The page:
Developing a well-functioning bureaucracy is significant in any reform endeavor for it remains the most efficient machinery for large-scale operations like that of the government. Political parties serve as a screening mechanism for prospective candidates and perform the important role of interest- aggregation and platform-developmen t. The electoral system determines how public posts are filled up, hence the allocation and distribution of power. Accountability mechanisms have to be well-functioning so that the exercise of power can be checked and accounted for.

Developmental and democratic state

The effort of building these institutions may be defined as nation-building — a process of strengthening the capacity of the state to achieve greater control, efficiency, and production. Unfortunately, the Philippine state remains weak. It is unable to withstand assault by particularistic elite interests. There is also the lack of popular support due to the public’s alienation from the state leadership.

To address these weaknesses, the state should not only be strong and developmental, it should also be democratic. The building of a developmental state must be done within the framework of democratic deepening. The same people from whom the state must be insulated, the traditional political elites, cannot lead the process of strengthening the state. The traditional political elites had their shot and failed in bringing growth and development to the Philippines.

In today’s dispensation, only the forces that are reformist, modernizing, and democratic on the ground can usher the maturity of a strong developmental state, which remains the most viable mechanism for growth and development.

Wielding a political force for change

The first order of business then is to find and mold these reformist, modernizing, and democratic forces that will establish a developmental and democratic state.

These forces are the reform and radical democratic movements in the LGUs, within the bureaucracy, in the civil society and social movements, and perhaps even among the circles of a few modernizing elites. These movements, which continue to be vibrant and alive, are characterized by the strong fervor for change with its anti-traditional politics brand. These movements are democratic for they live by and breathe the democratic values that enabled them.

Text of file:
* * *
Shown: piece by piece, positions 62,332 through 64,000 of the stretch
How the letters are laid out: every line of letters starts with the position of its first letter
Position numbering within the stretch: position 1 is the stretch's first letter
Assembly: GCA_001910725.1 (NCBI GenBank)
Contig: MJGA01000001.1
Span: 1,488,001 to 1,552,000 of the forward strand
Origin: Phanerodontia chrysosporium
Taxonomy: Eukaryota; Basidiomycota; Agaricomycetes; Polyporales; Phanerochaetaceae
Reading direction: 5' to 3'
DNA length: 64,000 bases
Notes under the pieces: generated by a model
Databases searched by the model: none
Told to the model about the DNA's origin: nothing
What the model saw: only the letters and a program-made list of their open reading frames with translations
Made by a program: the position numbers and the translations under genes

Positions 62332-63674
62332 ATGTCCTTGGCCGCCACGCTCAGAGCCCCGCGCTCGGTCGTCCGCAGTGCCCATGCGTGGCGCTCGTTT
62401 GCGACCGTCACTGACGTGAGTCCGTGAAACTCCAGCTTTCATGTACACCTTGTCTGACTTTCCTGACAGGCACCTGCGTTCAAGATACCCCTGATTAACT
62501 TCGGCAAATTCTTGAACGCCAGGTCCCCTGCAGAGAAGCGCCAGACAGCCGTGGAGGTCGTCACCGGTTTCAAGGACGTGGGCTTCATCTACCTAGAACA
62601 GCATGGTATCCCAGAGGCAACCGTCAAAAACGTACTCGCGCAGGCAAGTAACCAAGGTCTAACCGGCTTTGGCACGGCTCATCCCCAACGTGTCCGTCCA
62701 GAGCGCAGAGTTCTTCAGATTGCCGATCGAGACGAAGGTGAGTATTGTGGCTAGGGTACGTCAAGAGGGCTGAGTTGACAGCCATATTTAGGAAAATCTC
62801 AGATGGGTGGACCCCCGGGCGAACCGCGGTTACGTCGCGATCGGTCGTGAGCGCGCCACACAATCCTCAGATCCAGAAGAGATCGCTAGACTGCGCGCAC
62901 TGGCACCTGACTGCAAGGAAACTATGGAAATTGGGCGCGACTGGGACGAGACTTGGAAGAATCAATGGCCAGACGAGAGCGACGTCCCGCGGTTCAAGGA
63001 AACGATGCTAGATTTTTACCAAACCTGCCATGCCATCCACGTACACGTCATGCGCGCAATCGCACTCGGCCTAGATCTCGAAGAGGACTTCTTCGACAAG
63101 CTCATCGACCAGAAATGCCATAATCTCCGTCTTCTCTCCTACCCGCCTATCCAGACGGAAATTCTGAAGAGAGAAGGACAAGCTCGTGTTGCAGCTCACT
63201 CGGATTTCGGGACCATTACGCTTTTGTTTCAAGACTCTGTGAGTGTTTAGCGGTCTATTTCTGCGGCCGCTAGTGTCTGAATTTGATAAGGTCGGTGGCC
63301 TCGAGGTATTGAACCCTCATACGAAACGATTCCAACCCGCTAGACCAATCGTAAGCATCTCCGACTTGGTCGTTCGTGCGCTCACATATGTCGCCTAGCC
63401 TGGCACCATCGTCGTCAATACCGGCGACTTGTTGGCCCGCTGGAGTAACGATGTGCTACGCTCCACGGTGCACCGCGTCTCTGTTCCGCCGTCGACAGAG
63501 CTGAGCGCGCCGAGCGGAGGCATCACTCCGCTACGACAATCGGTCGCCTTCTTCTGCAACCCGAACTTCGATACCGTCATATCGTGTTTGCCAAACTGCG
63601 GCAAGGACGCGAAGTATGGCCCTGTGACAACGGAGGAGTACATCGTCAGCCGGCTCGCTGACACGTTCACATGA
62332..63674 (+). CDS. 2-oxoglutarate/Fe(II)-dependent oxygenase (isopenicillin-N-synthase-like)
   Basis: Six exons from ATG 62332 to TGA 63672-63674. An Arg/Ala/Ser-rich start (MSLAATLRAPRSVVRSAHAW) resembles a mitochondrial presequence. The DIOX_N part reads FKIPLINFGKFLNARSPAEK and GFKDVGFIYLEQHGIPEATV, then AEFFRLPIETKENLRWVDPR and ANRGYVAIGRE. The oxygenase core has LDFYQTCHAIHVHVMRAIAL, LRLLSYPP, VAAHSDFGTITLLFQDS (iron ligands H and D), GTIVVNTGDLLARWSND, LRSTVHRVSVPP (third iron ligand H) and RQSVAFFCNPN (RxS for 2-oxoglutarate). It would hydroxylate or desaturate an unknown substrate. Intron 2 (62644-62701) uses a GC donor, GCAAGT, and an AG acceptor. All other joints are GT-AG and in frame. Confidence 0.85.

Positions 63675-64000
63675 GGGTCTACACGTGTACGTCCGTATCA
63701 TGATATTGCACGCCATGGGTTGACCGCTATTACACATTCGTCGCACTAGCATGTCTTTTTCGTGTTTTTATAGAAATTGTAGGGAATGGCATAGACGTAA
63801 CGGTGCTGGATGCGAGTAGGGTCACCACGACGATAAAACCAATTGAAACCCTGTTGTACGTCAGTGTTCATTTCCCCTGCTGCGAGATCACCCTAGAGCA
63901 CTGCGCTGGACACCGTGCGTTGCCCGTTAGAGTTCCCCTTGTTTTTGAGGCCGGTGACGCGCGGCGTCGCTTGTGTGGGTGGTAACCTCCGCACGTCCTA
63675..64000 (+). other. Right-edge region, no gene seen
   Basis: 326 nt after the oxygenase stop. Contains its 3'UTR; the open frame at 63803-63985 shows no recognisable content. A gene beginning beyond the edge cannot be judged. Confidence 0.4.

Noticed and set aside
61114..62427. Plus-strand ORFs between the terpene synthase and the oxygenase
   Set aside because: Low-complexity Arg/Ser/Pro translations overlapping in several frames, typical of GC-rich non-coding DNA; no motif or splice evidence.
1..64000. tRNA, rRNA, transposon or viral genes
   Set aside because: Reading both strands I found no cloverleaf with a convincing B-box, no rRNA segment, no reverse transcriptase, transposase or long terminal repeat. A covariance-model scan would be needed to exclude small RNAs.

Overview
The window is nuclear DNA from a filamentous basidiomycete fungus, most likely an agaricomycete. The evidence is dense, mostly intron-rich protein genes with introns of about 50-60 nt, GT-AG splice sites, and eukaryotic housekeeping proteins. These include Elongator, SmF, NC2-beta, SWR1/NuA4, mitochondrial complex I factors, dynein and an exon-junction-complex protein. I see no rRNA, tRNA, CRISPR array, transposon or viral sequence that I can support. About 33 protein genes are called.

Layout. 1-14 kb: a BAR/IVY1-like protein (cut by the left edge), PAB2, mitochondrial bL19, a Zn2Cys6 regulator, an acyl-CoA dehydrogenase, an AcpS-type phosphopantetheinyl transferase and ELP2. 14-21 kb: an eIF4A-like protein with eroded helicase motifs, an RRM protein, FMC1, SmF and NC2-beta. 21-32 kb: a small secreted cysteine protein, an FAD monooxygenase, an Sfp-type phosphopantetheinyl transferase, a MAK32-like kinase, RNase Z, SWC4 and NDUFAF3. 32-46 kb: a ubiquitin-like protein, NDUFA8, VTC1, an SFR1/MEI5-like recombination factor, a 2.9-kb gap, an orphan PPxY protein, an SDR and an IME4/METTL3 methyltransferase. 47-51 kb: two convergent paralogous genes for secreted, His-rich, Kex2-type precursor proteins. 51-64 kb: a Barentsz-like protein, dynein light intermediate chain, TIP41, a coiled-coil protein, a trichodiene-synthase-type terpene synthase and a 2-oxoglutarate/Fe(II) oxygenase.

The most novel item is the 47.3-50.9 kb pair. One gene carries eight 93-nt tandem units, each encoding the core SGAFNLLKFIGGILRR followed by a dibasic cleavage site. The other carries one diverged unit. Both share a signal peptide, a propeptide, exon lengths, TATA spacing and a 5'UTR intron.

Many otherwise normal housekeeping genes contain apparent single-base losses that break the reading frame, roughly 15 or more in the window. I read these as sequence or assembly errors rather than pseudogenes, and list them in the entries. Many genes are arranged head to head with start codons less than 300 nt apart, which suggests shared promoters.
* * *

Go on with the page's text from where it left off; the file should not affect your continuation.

However, these movements are scattered, uncoordinated, and without direction. These movements must be transformed into a formidable tool toward the strengthening of the state. To do this, they must be able to breed unity in diversity, find a shared vision for the country, identify common reform agenda, and develop an effective coordination and synergy of action.

The direction will have to be political. It should offer an alternative leadership that would serve as a countervailing force to the traditional political machinery.

The best organizational form is a political party or a party coalition since it’s specifically constituted for the attainment of power. This party or coalition should be an integration of the reform movements on the ground with the goal of strengthening institutions to democratize political and economic power.

This does not mean that the way forward is still a top-down approach led by a national elite of reformist leaders or cadres of whatever ideological stripe. The way forward is to change the country from the base, place by place, island by island. The integration and unity must be achieved with respect to the diversity and plurality of struggles; but a conscious effort is needed by the leaders of these initiatives to connect their struggles and execute a coordinated strategy of taking power at the national level.

Once this political machinery of reform movements in the Philippines wins power, it has both the broad social base and moral ascendancy to bring a developmental and democratic state, which can effectively lead the process of nation-building. This is a formidable challenge, but it has to be done. By building on the basics, we will change the Philippines.